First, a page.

The second important process is the theory of evolution by Darwin in mid-century (which decisively influenced the work of Ratzel, who had academic training as a zoologist and was a follower of Darwin's ideas) which meant an important impetus in the development of Biogeography.
Another major event in the late nineteenth and early twentieth centuries took place in the United States. William Morris Davis not only made important contributions to the establishment of discipline in his country, but revolutionized the field to develop geographical cycle theory which he proposed as a paradigm for geography in general, although in actually served as a paradigm for physical geography. His theory explained that mountains and other landforms are shaped by the influence of a number of factors that are manifested in the geographical cycle. He explained that the cycle begins with the lifting of the relief by geological processes (faults, volcanism, tectonic upheaval, etc.). Geographical factors such as rivers and runoff begins to create the V-shaped valleys between the mountains (the stage called "youth"). During this first stage, the terrain is steeper and more irregular. Over time, the currents can carve wider valleys ("maturity") and then start to wind, towering hills only ("senescence"). Finally, everything comes to what is a plain flat plain at the lowest elevation possible (called "baseline") This plain was called by Davis' "peneplain" meaning "almost plain" Then the rejuvenation occurs and there is another mountain lift and the cycle continues. Although Davis's theory is not entirely accurate, it was absolutely revolutionary and unique in its time and helped to modernize and create geography subfield of geomorphology. Its implications prompted a myriad of research in various branches of physical geography. In the case of the Paleogeography this theory provided a model for understanding the evolution of the landscape. For hydrology, glaciology, and climatology as a boost investigated as studying geographic factors shape the landscape and affect the cycle. The bulk of the work of William Morris Davis led to the development of a new branch of physical geography: Geomorphology whose contents until then did not differ from the rest of geography. Shortly after this branch would present a major development. Some of his disciples made significant contributions to various branches of physical geography such as Curtis Marbut and his invaluable legacy for Pedology, Mark Jefferson, Isaiah Bowman, among others.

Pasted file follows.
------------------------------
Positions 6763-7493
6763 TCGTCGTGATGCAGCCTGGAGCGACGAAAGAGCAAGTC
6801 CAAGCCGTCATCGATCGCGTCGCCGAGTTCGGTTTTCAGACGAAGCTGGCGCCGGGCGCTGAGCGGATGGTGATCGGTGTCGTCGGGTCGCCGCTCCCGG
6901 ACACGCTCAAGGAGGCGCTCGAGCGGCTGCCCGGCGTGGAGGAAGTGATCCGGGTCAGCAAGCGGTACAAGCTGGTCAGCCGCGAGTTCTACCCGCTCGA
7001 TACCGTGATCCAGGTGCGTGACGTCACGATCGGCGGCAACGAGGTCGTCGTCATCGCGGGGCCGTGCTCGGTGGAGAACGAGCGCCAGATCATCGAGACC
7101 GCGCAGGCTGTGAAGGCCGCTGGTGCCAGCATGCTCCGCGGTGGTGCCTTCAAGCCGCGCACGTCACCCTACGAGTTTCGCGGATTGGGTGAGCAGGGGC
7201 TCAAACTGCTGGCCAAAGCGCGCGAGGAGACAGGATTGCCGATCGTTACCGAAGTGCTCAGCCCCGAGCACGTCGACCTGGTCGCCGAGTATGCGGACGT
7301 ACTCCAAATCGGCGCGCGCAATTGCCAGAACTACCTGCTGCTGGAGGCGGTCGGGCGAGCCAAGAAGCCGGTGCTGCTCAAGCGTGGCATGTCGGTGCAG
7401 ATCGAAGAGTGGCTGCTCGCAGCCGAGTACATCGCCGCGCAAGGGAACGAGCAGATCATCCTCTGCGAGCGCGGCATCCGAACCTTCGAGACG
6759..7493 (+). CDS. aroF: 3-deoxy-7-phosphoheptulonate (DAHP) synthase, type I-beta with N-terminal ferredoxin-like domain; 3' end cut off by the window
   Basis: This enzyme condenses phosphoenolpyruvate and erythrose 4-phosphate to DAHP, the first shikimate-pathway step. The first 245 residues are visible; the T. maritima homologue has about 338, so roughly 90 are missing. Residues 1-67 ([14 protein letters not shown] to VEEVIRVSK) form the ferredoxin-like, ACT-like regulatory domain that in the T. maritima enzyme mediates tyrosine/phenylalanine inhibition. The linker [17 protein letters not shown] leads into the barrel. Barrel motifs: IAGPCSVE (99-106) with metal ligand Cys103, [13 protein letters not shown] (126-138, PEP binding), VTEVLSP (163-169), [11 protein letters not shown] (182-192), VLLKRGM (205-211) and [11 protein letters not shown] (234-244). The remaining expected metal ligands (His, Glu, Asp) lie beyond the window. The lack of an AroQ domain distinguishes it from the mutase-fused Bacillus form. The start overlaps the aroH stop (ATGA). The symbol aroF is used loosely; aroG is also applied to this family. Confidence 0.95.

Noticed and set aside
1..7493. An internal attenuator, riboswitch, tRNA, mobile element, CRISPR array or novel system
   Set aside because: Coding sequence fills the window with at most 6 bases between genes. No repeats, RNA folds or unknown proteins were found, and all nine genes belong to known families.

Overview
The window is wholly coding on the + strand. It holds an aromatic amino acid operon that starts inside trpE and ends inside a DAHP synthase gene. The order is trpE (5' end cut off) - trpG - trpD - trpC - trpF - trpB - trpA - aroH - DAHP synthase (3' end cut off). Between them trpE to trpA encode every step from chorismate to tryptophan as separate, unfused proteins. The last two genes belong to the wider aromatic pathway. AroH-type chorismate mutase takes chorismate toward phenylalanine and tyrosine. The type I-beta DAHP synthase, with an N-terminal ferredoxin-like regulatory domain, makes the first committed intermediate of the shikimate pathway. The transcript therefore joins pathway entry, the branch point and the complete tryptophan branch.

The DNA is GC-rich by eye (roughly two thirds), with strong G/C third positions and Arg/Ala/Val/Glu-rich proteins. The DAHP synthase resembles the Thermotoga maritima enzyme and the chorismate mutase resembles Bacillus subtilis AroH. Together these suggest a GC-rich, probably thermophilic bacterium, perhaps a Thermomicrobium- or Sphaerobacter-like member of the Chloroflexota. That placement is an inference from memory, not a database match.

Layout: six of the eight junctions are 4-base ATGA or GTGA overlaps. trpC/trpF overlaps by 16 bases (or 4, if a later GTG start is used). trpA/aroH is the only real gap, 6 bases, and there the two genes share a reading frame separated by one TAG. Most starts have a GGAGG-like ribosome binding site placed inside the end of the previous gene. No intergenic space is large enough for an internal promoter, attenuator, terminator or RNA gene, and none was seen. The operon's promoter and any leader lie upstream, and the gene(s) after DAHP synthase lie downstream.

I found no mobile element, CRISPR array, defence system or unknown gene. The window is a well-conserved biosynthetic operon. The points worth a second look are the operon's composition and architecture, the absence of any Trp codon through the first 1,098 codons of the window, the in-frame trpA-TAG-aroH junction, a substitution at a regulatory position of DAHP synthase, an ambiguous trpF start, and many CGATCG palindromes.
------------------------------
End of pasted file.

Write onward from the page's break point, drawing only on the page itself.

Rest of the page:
Physical science is a branch of natural science that studies non-living systems, in contrast to life science. It in turn has many branches, each referred to as a "physical science", together called the "physical sciences".
Pedology is the study of soils in their natural environment. It is one of two main branches of soil science, the other being edaphology. Pedology deals with pedogenesis, soil morphology, and soil classification, while edaphology studies the way soils influence plants, fungi, and other living things. The quantitative branch of pedology is called pedometrics.
Soil science is the study of soil as a natural resource on the surface of the Earth including soil formation, classification and mapping; physical, chemical, biological, and fertility properties of soils; and these properties in relation to the use and management of soils.
A geographer is a scientist whose area of study is geography, the study of Earth's natural environment and human society. The Greek prefix, "geo," means "earth" and the Greek suffix, "graphy," meaning "description," so a geographer is someone who studies the earth. The word "geography" is a Middle French word that is believed to have been first used in 1540.
Glaciology is the scientific study of glaciers, or more generally ice and natural phenomena that involve ice.
This page is a list of geography topics.